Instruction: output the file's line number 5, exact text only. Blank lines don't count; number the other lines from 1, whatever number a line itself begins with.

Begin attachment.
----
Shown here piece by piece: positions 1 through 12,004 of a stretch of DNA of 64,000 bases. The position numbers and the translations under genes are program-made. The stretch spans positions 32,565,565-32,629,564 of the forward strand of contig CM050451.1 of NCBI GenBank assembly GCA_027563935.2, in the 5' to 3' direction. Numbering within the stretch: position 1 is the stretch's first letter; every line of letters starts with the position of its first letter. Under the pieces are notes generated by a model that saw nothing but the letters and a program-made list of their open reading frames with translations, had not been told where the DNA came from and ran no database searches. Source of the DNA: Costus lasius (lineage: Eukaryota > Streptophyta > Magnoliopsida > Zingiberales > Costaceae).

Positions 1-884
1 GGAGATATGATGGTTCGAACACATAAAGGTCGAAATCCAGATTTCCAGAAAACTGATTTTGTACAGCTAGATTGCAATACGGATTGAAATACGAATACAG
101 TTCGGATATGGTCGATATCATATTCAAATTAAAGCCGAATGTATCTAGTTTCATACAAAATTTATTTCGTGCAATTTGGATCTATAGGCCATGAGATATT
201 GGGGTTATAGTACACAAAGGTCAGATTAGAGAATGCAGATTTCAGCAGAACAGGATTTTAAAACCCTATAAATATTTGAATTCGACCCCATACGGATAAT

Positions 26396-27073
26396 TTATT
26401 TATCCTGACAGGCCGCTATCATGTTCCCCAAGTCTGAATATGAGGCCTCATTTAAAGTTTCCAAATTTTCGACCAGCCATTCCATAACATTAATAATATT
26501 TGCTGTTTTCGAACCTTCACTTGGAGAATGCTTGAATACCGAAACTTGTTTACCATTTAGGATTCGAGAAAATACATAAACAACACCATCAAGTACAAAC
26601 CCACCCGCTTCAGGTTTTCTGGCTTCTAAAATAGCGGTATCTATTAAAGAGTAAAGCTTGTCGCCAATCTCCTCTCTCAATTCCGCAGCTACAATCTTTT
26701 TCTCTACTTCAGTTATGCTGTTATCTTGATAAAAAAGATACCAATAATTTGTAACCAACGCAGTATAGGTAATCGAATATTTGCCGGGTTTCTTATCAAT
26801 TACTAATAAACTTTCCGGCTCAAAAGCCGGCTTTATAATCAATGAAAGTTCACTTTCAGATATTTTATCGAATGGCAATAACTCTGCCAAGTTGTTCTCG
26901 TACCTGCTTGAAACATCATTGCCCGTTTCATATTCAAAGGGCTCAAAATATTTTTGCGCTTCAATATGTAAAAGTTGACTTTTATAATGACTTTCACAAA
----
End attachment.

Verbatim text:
201 GGGGTTATAGTACACAAAGGTCAGATTAGAGAATGCAGATTTCAGCAGAACAGGATTTTAAAACCCTATAAATATTTGAATTCGACCCCATACGGATAAT